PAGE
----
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General Market Situation 2010

In the European Union, 2010 saw a sharp increase in the price of cereals in line with global markets. This was due in part to adverse weather conditions, lower harvests in the main cereal exporting regions of Canada and Russia and the ban on grain exports imposed by Russia. The EU Commission estimates that total production for the 2010 harvest will be in the region of 277 million tonnes, which represents a 17 million tonne (or 6%) decrease on 2009. Production of common wheat is forecast at 127 million tonnes (a decrease of 2% on 2009). Barley production is estimated at 53 million tonnes (a decrease of 15 %). Maize production is forecast similar to that of 2009 at 57 million tonnes.

On the world market, global grain supplies are expected to tighten in 2010/11 as production of wheat, maize and barley fall short of forecast consumption. As a result global carry-over stocks are expected to fall to their lowest level since 2007/08. The International Grains Council estimates total grain production for the 2010 harvest in the region of 1,726 million tonnes. Wheat production is forecast at 647 million tonnes, while maize production is forecast at 809 million tonnes. World barley production is estimated at 123 million tonnes, 18% down on last year and the lowest production in 40 years mainly due to adverse weather in Canada, Russia and parts of Europe.

Output in Ireland

The CSO advance estimate of output value of cereals in 2010 is €202m, an increase of 89% due to the sharp rise in prices.


Area, Yield and Production in Ireland

The overall area sown to cereals in Ireland is in the region of 256,000 hectares, down 11% on the area sown in 2009 due to falling prices and higher input costs in the previous two years. Cereal yields were slightly above average mainly due to excellent harvest conditions and good growing conditions during grain fill. Total cereal production is estimated at 1.933 million tonnes, which is almost a 3% decrease on the 2009 harvest. This drop was due to lower acreage sown rather than poor yields. Total production of wheat is 639,000 tonnes which represents a 5% decrease; barley production at 1.149 million tonnes is down by 1.5%, while production of oats decreased 1% to 145,000 tonnes. Good harvest conditions meant that average moisture contents were low.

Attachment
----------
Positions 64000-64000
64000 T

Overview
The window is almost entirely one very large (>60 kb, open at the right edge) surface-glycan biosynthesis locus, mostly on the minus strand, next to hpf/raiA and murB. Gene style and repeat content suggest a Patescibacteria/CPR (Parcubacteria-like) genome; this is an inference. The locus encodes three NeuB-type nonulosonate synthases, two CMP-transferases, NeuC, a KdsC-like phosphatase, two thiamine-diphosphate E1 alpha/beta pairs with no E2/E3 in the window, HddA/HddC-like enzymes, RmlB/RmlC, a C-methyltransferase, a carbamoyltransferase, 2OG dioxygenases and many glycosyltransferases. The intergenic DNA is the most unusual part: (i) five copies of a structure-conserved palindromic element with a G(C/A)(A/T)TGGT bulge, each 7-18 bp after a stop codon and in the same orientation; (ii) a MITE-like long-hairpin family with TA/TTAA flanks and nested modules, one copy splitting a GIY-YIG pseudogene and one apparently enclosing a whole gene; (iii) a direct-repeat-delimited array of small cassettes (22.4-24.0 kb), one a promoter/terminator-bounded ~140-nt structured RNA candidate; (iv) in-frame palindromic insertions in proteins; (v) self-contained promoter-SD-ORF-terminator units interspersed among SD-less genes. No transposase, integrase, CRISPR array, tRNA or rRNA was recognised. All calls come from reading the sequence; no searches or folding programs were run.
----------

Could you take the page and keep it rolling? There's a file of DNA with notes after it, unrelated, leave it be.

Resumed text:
Ireland is a deficit market for cereals and, as such, is greatly affected by world prices and supplies. In line with trends on the world and EU markets, grain prices in Ireland increased significantly in 2010 following two difficult years. The sharp increase in prices took market commentators by surprise. Prices in Ireland have increased on average 89% on this time last year.


There is no change to the price of grain sold into intervention in the 2010/2011 marketing year, with the basic buying-in price standing at €101.31 per tonne. The current intervention period runs from 1 November 2010 to 31 May 2011, but no offers have been made so far this marketing year. The Commission have opened a tender for the resale of all intervention stocks of cereal on the internal market.

As a result of the CAP Health Check agreement, a number of changes to the EU intervention regime come into effect from 2010. The intervention mechanism is retained for barley, with a ceiling of zero being fixed. However, the Commission can propose to raise this ceiling in future years, should the market situation so require. For bread-making wheat, a ceiling of 3 million tonnes per intervention period has been introduced, with a tendering system applicable on any volumes above this quantity. The changes apply from the 2010/2011 marketing year, which began on 1st July 2010.

Outlook 2011

At world market level, the International Grain Council forecasts the global wheat area planted in 2011 to rise by 3% to 224 million hectares, boosted by higher prices. Assuming average yields world wheat production is forecast to rise to 670 million tons, up 23 million tonnes on 2010. Sowings of maize and barley crops are forecast to increase also.

In the EU, total grain production is expected to increase for 2011 to 286 million tonnes due to higher prices and increased profitability in the sector. The area planted to wheat, barley and maize is expected to rise, resulting in a 4% increase in total wheat production, with an increase of 3% for barley and maize production.
In Ireland, early indications are that sowings of winter cereals have increased 29% on last year, due to renewed optimism in the sector and strong forward prices. Winter wheat is estimated at 75,000 hectares (recent average 59,000ha), winter barley is up from 27,000 hectares to 35,000 hectares. Winter oats is estimated to be 11,000 hectares.